Is It Ethical to Keep a Pregnant Woman on Life Support Solely To Keep Her Baby Alive?

It astounded me to hear that, in light of the now heavily debated case of a pregnant woman in Texas named Marlise Muñoz who was kept on life support specifically in hopes of maintaining the viability of her fetus, there is currently another eerily similar predicament brewing in Victoria, British Columbia. While judges ruled last week that Muñoz be taken off life support (because doctors deemed the fetus unviable) the case for Robyn Benson is murkier. In the case of Muñoz, her family, particularly her husband, did not want her to be kept on life support even though they understood that the pregnancy would thus not go to term. It was, no doubt, an agonizing decision, but in Muñoz’s case, the red tape was put up by the hospital and the state of Texas; not the wishes of her family. Marlise Muñoz Benson’s story has emerged with a twist on the Muñoz case: her husband and the doctors agree that keeping her on life support until they can deliver the fetus via c-section is the only option. An important distinction here is that, in Benson’s case, the fetus (remarkably) is still growing normally despite the condition of the mother. But how does one even approach the idea of calling Robyn Benson the soon-to-be baby’s mother? Right now she is genetically and physically a host unit; she will not wake...

Can Medical Marijuana Be the Answer for Those Suffering from PTSD After 9/11?

Martin Lee, author of Smoke Signals, and director of Project CBD, discusses the results of a University of Calgary study that found New Yorkers suffering from PTSD after the 9/11 terrorist attacks had a lower baseline level of naturally occurring cannabinoids than those not suffering from...

Top 24 Study Jams for Your Next Exam

In college, the only thing I needed to pump me for a long day of work is a Café Americano and an isolated cubicle in a freakishly quiet library. Recently, I admit I can’t focus without a good beat.  If it’s late and you’re tired or, let’s be real, just frustrated and want to scream and throw things, look no further than my totally random playlist of instant mood lifters: 1)    Harder Better Faster Strong – Daft Punk   2)    Stronger – Kanye West   3)    Too Legit to Quit – Hammer, Sia    4)    Dirt Off Your Shoulder – Jay Z   5)    Let’s Get it – P. Diddy   6)    Titanium (feat. Sia) – David Guetta   7)    Ambition (feat Meek Mill) – Wale   8)    Better – K’NAAN   9)    Don’t you worry child – Swedish House Mafia   10)  Keep your head up – Andy Gammer   11)  Make me proud –  Drake, Nicki Minaj   12)  Skyscraper – Demi Lovato   13) Who Says – Selena Gomez   14) Float On – Modest Mouse   15)  Happy (from Despicable Me 2) – Pharrell Williams   16) Girl on Fire – Inferno Version – Alicia Keys, Nicki Minaj   17) Focused feat. Kid Cudi – Wale   18) Firework – Katy Perry   19) One Top of the World – Imagine Dragons   20) The...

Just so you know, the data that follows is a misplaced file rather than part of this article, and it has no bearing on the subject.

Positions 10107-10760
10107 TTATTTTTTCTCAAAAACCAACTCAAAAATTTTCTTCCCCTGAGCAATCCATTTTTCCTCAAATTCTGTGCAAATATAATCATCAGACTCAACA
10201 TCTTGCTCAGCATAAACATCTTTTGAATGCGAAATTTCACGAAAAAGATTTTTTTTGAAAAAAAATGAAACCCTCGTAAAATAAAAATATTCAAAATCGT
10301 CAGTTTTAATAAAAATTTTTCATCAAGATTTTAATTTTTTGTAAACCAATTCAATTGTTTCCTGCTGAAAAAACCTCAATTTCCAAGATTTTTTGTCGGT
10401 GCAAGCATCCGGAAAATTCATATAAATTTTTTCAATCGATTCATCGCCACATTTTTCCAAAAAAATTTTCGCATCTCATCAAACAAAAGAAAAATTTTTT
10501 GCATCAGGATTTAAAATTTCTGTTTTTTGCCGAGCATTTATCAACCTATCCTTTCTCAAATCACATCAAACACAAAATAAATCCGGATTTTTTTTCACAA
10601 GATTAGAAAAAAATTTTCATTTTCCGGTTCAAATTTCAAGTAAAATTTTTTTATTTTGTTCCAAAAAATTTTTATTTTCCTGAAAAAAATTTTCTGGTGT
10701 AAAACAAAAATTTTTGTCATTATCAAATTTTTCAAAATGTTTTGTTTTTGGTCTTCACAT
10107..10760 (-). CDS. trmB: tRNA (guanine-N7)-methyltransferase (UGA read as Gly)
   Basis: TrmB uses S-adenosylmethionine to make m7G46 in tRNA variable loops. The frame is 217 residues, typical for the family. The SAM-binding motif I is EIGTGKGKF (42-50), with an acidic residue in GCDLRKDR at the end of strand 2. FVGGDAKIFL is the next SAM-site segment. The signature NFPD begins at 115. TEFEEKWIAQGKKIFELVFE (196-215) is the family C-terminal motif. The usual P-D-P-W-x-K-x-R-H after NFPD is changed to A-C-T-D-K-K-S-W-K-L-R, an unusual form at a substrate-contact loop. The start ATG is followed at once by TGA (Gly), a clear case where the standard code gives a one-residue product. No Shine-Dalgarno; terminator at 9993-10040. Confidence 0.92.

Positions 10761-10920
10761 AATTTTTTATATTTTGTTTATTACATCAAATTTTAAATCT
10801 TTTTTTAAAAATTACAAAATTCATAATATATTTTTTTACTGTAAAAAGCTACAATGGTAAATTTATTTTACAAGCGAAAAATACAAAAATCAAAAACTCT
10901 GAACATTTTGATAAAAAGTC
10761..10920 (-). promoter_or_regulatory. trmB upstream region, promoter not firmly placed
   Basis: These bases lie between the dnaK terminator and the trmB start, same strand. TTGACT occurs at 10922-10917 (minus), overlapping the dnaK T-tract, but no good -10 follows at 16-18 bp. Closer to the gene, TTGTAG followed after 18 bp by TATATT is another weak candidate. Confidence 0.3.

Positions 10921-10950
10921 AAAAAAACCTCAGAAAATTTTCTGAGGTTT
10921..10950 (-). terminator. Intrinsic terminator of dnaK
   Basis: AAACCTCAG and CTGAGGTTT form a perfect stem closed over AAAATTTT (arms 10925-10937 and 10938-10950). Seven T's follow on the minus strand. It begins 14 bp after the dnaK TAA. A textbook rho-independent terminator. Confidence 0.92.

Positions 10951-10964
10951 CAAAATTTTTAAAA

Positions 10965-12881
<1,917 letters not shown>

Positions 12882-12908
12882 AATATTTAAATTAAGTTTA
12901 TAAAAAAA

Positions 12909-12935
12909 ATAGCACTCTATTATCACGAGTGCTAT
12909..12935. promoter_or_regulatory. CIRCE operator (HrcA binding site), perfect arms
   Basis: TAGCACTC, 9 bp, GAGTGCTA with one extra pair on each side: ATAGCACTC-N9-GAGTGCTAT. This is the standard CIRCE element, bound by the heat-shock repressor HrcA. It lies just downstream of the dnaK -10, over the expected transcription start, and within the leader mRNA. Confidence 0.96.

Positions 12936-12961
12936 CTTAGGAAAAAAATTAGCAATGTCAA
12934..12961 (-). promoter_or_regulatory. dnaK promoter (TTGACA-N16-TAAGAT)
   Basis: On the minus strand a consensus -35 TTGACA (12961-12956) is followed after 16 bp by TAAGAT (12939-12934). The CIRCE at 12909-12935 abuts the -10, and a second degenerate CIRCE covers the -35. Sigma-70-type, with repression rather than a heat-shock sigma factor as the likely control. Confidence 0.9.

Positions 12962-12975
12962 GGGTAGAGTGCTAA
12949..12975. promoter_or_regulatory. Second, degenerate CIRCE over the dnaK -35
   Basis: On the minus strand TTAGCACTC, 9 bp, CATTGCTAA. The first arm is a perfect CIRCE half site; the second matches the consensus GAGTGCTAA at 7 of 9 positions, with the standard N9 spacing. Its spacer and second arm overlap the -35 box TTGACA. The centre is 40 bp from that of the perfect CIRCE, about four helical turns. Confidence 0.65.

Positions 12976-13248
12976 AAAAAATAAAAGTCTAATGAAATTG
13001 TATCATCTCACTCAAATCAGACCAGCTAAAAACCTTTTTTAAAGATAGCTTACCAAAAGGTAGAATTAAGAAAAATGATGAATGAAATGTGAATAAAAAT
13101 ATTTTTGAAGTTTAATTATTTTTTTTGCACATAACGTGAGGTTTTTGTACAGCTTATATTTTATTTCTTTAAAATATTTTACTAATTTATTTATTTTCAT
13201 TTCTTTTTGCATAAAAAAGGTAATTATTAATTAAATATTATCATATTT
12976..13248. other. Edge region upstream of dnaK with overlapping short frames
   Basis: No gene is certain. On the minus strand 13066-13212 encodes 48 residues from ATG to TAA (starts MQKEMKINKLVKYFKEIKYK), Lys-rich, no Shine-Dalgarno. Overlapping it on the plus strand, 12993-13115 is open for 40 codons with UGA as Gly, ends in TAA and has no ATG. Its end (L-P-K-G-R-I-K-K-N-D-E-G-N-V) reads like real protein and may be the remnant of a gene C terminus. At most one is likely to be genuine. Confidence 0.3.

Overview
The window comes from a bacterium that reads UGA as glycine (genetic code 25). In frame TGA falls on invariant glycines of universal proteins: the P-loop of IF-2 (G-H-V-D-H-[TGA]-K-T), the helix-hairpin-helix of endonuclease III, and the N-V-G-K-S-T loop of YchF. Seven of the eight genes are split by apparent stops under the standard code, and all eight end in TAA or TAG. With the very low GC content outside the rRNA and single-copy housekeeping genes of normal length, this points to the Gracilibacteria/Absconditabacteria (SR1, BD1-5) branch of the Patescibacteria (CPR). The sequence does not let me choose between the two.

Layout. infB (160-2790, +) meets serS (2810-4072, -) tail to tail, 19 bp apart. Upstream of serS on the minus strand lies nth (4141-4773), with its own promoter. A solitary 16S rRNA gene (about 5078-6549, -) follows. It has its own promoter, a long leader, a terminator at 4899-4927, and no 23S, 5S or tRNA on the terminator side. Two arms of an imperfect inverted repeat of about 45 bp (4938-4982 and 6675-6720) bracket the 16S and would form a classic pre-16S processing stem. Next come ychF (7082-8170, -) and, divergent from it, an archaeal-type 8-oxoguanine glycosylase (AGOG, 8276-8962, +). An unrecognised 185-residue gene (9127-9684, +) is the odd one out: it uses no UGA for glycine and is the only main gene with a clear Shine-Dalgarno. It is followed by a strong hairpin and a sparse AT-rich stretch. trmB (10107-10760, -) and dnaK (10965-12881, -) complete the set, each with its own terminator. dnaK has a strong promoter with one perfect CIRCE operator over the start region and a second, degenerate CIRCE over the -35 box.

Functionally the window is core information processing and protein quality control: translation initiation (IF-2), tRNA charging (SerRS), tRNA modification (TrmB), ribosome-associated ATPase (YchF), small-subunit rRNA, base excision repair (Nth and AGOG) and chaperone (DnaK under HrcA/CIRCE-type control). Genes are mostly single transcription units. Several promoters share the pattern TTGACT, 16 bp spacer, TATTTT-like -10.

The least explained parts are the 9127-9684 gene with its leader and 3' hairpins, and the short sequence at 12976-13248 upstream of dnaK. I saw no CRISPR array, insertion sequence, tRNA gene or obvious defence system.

What Are We Losing By Not Taking a Social History?

As I am on service, I realized that one thing that can be easily lost in the race to take care of patients with limited duty hours – the social history.  The social history is part of the admission “history and physical” that once included a myriad of information about the patient’s job, life, and habits has now “fallen into despair” becoming little more than “negative for TED”, or in other words “no tobacco, alcohol (ethanol) or drugs.” But, there is so much more to it than that.   How do they afford to pay for their housing, food, and medications?  Do they have insurance?   Where do they live?  Who takes care of them or do they take care of someone else?  Do they have friends or family living nearby?   What do they like to do for fun?  Given that most of the ‘discharge planning’ focuses on these elements of the social history, it seems silly that we don’t include more than just no TED. So, when I was asked by a very astute medical student if I preferred to hear more in the social history, I said yes.   The information that is usually discussed as the patient gets better and we wonder where they will go was now presented on admission, discussed as a problem just like any other medical problem.   In just a few short days, we discerned that a...